Interview with Frank Ottiwell: the Early Years
By Pamela Blanc
Published in AmSAT News , Issue No. 67, Spring 2005
FO: It was an elegant room. There was nothing peculiar or startling about it. The big painting of voluptuous ladies was gone, and I suppose the room itself had been painted a more neutral color. It was just a nicely proportioned Edwardian room. Of course there was also the famous waiting room. And there was Peter Scott’s room, which I guess used to be AR’s room. I’m not sure about that, but probably. There were two biggish rooms and Peter Scott, at that time, was in the other one.
PB: How long was that trip? Did you have very many lessons with Patrick?
FO: I’m trying to remember. I think it was a month. On that occasion I’m sure I had a lesson every day for as long as I was there. What I do remember is how different Patrick’s teaching style was from Judy’s. The only other person I had ever had lessons with was Judy. Patrick just sort of swept you off your feet, so to speak. He could just put his hands on you and take you up and down and turn you side ways and turn you around non-stop. After that first lesson, I went to a little tearoom in the Army Navy Stores and I wrote in my notebook, which I still have … “I’ve just used myself well for half an hour.” There was no room for mistakes or anything because he had you, you know? So I experienced 30 minutes of good use — whether I liked it or not!
PB: That’s fabulous. When did you move to San Francisco?
FO: That was in 1967 — the “summer of love.” Judith Stransky came along after a few years and established herself in Southern California. She was very much a part of Patrick’s visits to California. He came and taught in Los Angeles and then he’d come up to San Francisco and teach. That became an annual visit for many years.
PB: Yes, I wondered when the first year was that he came out to California? Did he come out before you had the school?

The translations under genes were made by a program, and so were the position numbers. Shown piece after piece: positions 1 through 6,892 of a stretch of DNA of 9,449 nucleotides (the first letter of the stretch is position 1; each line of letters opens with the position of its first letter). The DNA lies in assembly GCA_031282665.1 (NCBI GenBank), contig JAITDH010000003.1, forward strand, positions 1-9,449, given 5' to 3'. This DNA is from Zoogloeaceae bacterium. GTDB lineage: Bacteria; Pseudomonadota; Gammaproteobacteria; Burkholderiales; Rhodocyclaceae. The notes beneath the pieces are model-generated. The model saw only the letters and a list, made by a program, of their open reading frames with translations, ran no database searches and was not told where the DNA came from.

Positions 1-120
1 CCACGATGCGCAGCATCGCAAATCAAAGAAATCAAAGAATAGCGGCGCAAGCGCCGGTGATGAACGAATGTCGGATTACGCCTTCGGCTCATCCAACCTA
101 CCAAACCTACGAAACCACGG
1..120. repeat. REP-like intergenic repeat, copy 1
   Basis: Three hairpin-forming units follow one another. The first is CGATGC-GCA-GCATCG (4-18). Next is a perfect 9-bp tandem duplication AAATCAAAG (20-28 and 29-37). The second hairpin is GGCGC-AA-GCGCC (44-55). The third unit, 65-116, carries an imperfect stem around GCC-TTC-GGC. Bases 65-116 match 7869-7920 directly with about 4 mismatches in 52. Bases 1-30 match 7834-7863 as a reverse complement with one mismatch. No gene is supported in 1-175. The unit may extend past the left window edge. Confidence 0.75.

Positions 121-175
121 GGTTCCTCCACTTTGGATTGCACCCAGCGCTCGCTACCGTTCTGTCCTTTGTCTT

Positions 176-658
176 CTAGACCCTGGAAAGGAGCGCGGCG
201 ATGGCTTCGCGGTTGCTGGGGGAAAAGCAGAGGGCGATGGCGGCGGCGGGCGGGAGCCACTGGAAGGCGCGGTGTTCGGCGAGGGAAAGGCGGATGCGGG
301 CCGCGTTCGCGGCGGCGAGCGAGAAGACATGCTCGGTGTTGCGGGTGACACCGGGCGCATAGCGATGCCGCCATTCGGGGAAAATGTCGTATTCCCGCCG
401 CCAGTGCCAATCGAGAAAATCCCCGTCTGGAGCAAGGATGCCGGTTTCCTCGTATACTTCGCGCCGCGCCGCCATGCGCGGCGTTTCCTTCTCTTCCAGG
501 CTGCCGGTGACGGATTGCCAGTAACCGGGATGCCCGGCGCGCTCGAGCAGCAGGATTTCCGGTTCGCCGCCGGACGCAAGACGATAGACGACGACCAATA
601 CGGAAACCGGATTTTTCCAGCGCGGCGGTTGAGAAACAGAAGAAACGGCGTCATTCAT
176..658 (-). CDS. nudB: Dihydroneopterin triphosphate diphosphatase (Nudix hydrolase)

FO: Yes, but after Giora Pinkas and I opened the training course in San Francisco in 1974 Patrick came very regularly every year to teach on the course. The thing is that we had several students, who wanted to train, and Judy encouraged me to open a course, but at that time I had worked quite a lot with Patrick and I really wanted his approval, too. I suppose the approval of two senior training teachers was the equivalent in those days to the Training Course Approval process we have now. I asked Patrick what he thought, and said I wanted to continue the association with him. He said he thought we should go ahead and promised to visit.
PB: When did you first meet Walter and Dilys Carrington?
FO: Well, they came to New York on a teaching visit in the 60’s just after ACAT was formed and gave us all lessons. Walter’s lessons were always a revelation to me. He made me feel so substantial — a very valuable addition to my sense of self. And then, of course, Walter’s astonishing writings over the years have been like having a teacher in my back pocket. Without those writings I know my whole experience as pupil and teacher would have been very different and, I think, much diminished. Later when I visited them at Lansdowne Road I had some astonishing work with Dilys. She had such an ability to guide hands on work.
PB: Can you say something about your impression of their different styles: Judy, Patrick, and Walter? Not so much about their styles but about how they influenced what and how you taught in those early days.
FO: Looking back, what it taught me is that the Technique, the principle, is always the same — as it really was with the three of them. It wasn’t a mystery to go to one or another of them, because basically it was not different — at its heart. But, the approaches, and the personalities, were very different.
When I was in London in the sixties Patrick encouraged me to have some lessons with Peter Scott. I had been astonished at how light and subtle Patrick’s touch was, but Scott’s…! The astonishing thing to me about Scott was that his hands seemed twice or three times as light as Patrick’s. It was as though, he was touching you, and you knew he was touching you and the direction was crystal clear, but his hands were weightless.
So, in meeting and working with all of these people, the work seemed the same but each person was different. And I think that was a relief to me because I began gradually to stop trying to be Judy and then eventually, I stopped trying to be Patrick.
Of course, I hadn’t met Marjorie Barstow yet.
End of part one.
Pamela trained with Frank Ottiwell and Giora Pinkas at ACAT San Francisco, graduating in 1979. She was an assistant at ATI-San Francisco 1983-1986 and is one of the founding members of ATI-Los Angeles, where she was a Director from 1987-1998. Pamela has a private practice in West Los Angeles and teaches in music and theater departments at local universities.
Frank Ottiwell had his first Alexander lessons in 1954, trained to teach between 1956 and 1959 and was a Director of Training between 1974 and 2003. He maintains a small private practice in San Francisco where he continues the work he began in 1967 as the American Conservatory Theater’s Alexander Teacher in Residence.
2005 Pamela Blanc. All rights reserved.